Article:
1884 57.3% 7,517 39.6% 5,204 3.1% 408
1880 59.0% 6,229 39.6% 4,179 1.5% 158
1876 58.9% 5,136 40.6% 3,536 0.6% 48
1872 60.8% 4,095 38.8% 2,612 0.4% 28

County Commissioners - Rick Lohnes (R), Melanie Flax Wilt (R) and Lowell McGlothlin (R)

Sheriff - Deb Burchett (R)

Recorder - Nancy Pence (R)

Treasurer - Stephen Metzger (D)

Auditor - John Federer (R)

Prosecuting Attorney - D Andrew Wilson (R)

Coroner - Richard Marsh, MD (D)

Judicial

Municipal Court

Clerk of Courts - Guy Ferguson (D)

Judges - Denise Moody (R), Eugene Nevius (D), Thomas Trempe (D)

Common Pleas Court

Clerk of Courts - Melissa Tuttle (R)

General Division - Judges Douglas Rastatter (R) and Richard O'Neil (D)

Domestic Relations - Judge Thomas Capper (R)

Juvenile Court - Judge Joseph Monnin (D)

Probate - Judge Richard Carey (R)

Education[edit]

Public school districts[edit]

Colleges and Universities[edit]

Communities[edit]

Map of Clark County, Ohio with Municipal and Township Labels

Cities[edit]

Villages[edit]

Townships[edit]

Census-designated places[edit]

Unincorporated communities[edit]

See also[edit]

References[edit]

  1. ^ "Ohio County Profiles: Clark County" (PDF). Ohio Department of Development. Archived from the original (PDF) on 2007-04-21. Retrieved 2007-04-28. 
  2. ^ a b "State & County QuickFacts". United States Census Bureau. Retrieved February 7, 2015. 
  3. ^ "Find a County". National Association of Counties. Archived from the original on 2011-05-31. Retrieved 2011-06-07. 
  4. ^ Gannett, Henry (1905). The Origin of Certain Place Names in the United States. Govt. Print. Off. p. 82. 
  5. ^ "2010 Census Gazetteer Files". United States Census Bureau. August 22, 2012. Retrieved January 19, 2017. 
  6. ^ "Population and Housing Unit Estimates". Retrieved June 9, 2017. 
  7. ^ "U.S. Decennial Census". United States Census Bureau. Archived from the original on May 12, 2015. Retrieved February 7, 2015. 
  8. ^ "Historical Census Browser". University of Virginia Library. Retrieved February 7, 2015. 
  9. ^ Forstall, Richard L., ed. (March 27, 1995). "Population of Counties by Decennial Census: 1900 to 1990". United States Census Bureau. Retrieved February 7, 2015. 
  10. ^ "Census 2000 PHC-T-4. Ranking Tables for Counties: 1990 and 2000" (PDF). United States Census Bureau. April 2, 2001. Retrieved February 7, 2015.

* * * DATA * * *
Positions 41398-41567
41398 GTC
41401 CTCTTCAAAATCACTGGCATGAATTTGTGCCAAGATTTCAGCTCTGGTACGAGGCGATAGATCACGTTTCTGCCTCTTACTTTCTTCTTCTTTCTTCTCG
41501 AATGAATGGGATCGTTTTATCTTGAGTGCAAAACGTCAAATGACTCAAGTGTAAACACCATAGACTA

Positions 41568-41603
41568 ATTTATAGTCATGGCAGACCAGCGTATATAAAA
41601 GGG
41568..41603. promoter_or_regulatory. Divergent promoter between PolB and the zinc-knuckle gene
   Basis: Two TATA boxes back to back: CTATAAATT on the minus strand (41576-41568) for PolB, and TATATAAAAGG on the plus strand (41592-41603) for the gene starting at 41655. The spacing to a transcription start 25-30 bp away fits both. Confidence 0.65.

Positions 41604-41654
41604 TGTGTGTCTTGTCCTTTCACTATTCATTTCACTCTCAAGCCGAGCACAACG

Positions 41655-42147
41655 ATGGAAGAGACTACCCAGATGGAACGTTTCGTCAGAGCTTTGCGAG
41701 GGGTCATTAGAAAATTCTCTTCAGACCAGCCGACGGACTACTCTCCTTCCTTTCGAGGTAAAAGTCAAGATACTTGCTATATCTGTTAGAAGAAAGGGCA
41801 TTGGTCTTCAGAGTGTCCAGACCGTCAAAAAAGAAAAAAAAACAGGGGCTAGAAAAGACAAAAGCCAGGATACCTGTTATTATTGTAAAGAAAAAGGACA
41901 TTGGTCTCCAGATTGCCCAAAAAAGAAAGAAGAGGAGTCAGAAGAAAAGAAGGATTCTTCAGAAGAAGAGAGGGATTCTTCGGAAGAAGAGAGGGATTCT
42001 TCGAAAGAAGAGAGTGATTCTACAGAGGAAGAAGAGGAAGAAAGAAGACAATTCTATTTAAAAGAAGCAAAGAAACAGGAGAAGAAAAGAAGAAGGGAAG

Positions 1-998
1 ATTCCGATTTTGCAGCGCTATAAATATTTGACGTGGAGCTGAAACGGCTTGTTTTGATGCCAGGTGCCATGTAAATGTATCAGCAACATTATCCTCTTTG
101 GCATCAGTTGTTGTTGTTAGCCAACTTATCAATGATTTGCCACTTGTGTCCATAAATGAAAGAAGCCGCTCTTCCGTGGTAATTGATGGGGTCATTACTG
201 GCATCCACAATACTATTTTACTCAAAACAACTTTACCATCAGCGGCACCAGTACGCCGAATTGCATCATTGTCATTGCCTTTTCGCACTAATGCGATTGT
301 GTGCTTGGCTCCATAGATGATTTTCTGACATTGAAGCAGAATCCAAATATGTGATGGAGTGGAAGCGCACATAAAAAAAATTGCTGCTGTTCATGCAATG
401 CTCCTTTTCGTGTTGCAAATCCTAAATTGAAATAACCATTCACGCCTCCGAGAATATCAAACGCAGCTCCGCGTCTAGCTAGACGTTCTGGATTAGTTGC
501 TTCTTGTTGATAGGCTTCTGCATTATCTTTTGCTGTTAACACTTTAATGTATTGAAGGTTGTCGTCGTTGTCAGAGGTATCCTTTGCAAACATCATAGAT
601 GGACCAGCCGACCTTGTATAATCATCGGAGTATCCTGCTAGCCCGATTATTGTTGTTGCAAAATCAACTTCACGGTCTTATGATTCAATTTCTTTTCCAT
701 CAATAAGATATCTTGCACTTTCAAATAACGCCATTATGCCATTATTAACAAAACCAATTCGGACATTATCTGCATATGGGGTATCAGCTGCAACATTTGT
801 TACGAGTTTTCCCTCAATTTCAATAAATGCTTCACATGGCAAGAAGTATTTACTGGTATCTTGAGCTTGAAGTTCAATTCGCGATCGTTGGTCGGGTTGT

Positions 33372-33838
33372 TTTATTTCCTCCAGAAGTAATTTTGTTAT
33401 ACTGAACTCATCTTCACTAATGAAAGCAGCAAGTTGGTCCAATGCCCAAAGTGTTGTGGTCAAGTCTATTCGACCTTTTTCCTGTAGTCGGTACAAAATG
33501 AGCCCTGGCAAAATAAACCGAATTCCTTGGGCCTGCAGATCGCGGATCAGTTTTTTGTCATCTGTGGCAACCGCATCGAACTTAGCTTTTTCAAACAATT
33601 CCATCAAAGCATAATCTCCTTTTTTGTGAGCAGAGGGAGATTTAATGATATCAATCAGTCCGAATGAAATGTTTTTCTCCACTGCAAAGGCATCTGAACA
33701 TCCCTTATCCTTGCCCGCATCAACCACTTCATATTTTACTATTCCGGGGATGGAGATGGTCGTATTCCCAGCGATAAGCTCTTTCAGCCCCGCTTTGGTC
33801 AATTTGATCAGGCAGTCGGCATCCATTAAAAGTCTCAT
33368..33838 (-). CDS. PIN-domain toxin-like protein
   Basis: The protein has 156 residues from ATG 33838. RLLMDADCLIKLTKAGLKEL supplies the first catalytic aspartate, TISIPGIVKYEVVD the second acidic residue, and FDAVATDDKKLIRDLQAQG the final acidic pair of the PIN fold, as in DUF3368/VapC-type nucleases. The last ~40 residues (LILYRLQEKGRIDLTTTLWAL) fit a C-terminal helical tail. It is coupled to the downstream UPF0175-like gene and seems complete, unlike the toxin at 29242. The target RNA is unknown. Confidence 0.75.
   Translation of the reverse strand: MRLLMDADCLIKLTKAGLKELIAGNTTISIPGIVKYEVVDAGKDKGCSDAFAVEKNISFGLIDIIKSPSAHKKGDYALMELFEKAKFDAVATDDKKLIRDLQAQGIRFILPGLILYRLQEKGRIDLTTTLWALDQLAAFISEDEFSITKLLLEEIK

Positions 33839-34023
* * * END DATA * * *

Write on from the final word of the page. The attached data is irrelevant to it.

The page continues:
11. ^ "American FactFinder". United States Census Bureau. Archived from the original on 2013-09-11. Retrieved 2008-01-31. 
  12. ^ a b c "DP-1 Profile of General Population and Housing Characteristics: 2010 Demographic Profile Data". United States Census Bureau. Retrieved 2015-12-27. 
  13. ^ "Population, Housing Units, Area, and Density: 2010 - County". United States Census Bureau. Retrieved 2015-12-27. 
  14. ^ "DP02 SELECTED SOCIAL CHARACTERISTICS IN THE UNITED STATES – 2006-2010 American Community Survey 5-Year Estimates". United States Census Bureau. Retrieved 2015-12-27. 
  15. ^ "DP03 SELECTED ECONOMIC CHARACTERISTICS – 2006-2010 American Community Survey 5-Year Estimates". United States Census Bureau. Retrieved 2015-12-27. 
  16. ^ "Standard Metropolitan Areas (SMAs) and Components" (TXT). Standard Metropolitan Areas defined by the Bureau of the Budget, October 13, 1950. United States Census Bureau, Population Division. 2000-12-14. Retrieved 2009-02-07. 
  17. ^ a b c "Ohio - Population of Counties by Decennial Census: 1900 to 1990". United States Census Bureau, Population Division. 1995-03-27. Retrieved 2009-02-07. 
  18. ^ a b "About Metropolitan and Micropolitan Statistical Areas". United States Census Bureau, Population Division. Retrieved 2009-02-07. 
  19. ^ "Metropolitan Areas and Components, 1983" (TXT). Metropolitan Areas defined by Office of Management and Budget, June 27, 1983. United States Census Bureau, Population Division. 2001-03-01. Retrieved 2009-02-07. 
  20. ^ "Metropolitan Statistical Areas and Components, 2003" (TXT). Metropolitan statistical areas defined by Office of Management and Budget, June 6, 2003. United States Census Bureau, Population Division. 2003-07-10. Retrieved 2009-02-07. 
  21. ^ http://uselectionatlas.org/RESULTS

External links[edit]

Coordinates: 39°55′N 83°47′W / 39.92°N 83.78°W / 39.92; -83.78